Meet Adriana Mather, Actor and Author


adriana[dropcap background="no" color="#333333"]A[/dropcap]driana Mather’s work combines two of our very favorite things: witchy vibes and subverting gender roles. She’s an actor and writer with two really awesome projects on the go right now. The first is called Honeyglue, a film that follows a woman’s relationship with someone who’s genderfluid, and the second is called How to Hang a Witch, a young adult novel set in Salem, Massachusetts, where witch trials suddenly become very relevant again. This week, we chatted with Adriana about the uncertainty of launching media projects and how feminism plays a part in all of this. [divider type="dashed" spacing="10"]

Introduce yourself! Tell us who you are and what you do.

I'm an actor, producer, and author. I love jumping into projects with reckless abandon and spending years on them. Buuut only if I believe in the messaging and content of the stories. I think the most important decision I will ever make in my life is how to spend my time. Currently, I co-own a production company Zombot Pictures with James Bird and Anya Remizova where we make feature films with diverse casts and crews. Our film Honeyglue recently went to theaters and just became available on Amazon and iTunes. And I have a novel coming out with Knopf Random House called How to Hang a Witch.[divider type="white" spacing="10"]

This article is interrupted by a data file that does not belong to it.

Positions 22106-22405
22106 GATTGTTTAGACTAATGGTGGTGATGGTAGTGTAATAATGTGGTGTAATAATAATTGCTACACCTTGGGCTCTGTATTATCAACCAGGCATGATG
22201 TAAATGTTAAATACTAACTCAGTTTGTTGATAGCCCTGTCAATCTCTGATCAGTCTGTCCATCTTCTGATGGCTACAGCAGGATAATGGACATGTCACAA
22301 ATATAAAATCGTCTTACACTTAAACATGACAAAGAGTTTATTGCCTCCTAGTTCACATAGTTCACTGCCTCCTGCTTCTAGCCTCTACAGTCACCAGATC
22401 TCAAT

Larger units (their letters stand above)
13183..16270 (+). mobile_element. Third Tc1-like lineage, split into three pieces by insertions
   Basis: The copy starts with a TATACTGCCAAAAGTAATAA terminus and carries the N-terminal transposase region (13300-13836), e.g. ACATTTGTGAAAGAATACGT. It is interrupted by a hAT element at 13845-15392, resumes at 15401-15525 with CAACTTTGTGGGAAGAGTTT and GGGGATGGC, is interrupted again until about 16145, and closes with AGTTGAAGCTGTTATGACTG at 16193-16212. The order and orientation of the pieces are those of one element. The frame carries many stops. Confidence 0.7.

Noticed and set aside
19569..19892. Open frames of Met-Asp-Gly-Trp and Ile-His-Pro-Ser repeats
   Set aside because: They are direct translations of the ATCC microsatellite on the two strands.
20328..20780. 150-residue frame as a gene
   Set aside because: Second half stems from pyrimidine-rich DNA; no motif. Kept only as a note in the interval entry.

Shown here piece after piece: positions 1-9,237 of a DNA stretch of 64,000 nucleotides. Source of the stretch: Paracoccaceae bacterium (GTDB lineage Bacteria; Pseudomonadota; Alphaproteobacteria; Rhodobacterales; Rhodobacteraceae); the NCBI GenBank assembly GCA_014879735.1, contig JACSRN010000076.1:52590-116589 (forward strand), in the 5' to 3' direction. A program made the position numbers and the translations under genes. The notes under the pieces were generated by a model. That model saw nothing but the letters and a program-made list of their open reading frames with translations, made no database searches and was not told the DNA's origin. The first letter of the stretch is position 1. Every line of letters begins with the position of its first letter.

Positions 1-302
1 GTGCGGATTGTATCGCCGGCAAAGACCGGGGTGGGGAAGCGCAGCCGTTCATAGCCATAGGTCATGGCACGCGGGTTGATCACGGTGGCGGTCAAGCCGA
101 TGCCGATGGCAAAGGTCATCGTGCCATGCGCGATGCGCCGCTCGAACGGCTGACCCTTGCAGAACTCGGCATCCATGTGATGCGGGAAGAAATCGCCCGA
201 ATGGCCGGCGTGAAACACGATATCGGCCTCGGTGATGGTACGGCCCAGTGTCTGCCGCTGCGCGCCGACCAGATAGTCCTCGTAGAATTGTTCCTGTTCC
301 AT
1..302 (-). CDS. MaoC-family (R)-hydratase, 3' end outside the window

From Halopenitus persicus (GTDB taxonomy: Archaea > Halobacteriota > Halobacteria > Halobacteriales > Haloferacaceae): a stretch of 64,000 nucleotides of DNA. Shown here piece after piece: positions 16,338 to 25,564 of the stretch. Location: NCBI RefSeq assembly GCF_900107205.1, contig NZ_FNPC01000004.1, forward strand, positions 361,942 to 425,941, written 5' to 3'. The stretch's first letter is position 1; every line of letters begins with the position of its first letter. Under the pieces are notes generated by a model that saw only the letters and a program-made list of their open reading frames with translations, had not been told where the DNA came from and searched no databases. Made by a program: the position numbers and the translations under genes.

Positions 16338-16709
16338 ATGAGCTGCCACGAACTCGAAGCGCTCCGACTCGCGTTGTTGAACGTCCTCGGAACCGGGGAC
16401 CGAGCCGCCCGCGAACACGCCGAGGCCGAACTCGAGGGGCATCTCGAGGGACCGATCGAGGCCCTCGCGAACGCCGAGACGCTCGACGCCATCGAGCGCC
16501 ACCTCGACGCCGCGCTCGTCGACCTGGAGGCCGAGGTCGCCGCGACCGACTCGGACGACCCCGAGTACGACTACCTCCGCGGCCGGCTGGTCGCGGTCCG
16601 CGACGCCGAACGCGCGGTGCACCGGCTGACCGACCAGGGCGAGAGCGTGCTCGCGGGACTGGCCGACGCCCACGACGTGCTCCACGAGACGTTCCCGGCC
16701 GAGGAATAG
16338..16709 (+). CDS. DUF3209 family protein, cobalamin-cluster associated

Both of your projects explore gender-related themes - can you tell us a bit about how you define feminism for yourself, and how that plays a part in the work you do?

Honeyglue has a genderfluid romantic lead and definitely explores gender issues. How to Hang a Witch parallels modern day bullying with the historical hanging of a witch. It uses "witch" as a labeling word.

Feminism to me is common sense and a piece of a larger issue of equality and diversity. In film, female characters are often sidelined, with white cisgendered males taking center stage. We need to change this. The stories we tell in creative industries help shape our culture and our youth. They show us what matters and who matters. Right now, the perspective is greatly skewed toward the privileged few when we should be teaching inclusion and diversity (in front of the camera and behind).[divider type="white" spacing="10"]

What's the most challenging part of your work? The most rewarding?

The most challenging part of my work is the unknowingness of it. When I launch a project I never know exactly where it is going, whether it will be big or small, successful or cringeworthy. Additionally, once something goes public, it takes on a life of it's own and I have to give up control.

The most rewarding part is my freedom and my ability to choose. The closest comparison I have for how I feel about my projects is my pre-teen years, when I would explore abandoned houses, jump off roofs onto trampolines, and never turn down a dare. My work is my playtime.[divider type="white" spacing="10"]

What advice would you have for other women who want to make media projects that explore feminist themes?

Learn to treat the successes and the failures with the same amount of "meh". And let go of the end result. Because as soon as you accomplish something, there will only be another goal post in the distance. If you are doing something you truly want to do and something you ardently believe in, you just have to keep moving forward no matter the speed. But most importantly, take risks.[divider type="white" spacing="10"]

What's next for you after Honeyglue and How to Hang a Witch?

In film, Anya, James, and I are starting a project called We Are Boats. And in books, I've already written the companion novel to How to Hang a Witch, which is currently in the editing process with Random House. Also, I'd like to build a fairy house, spend my winter holidays in a castle in Scotland, and meet a yak.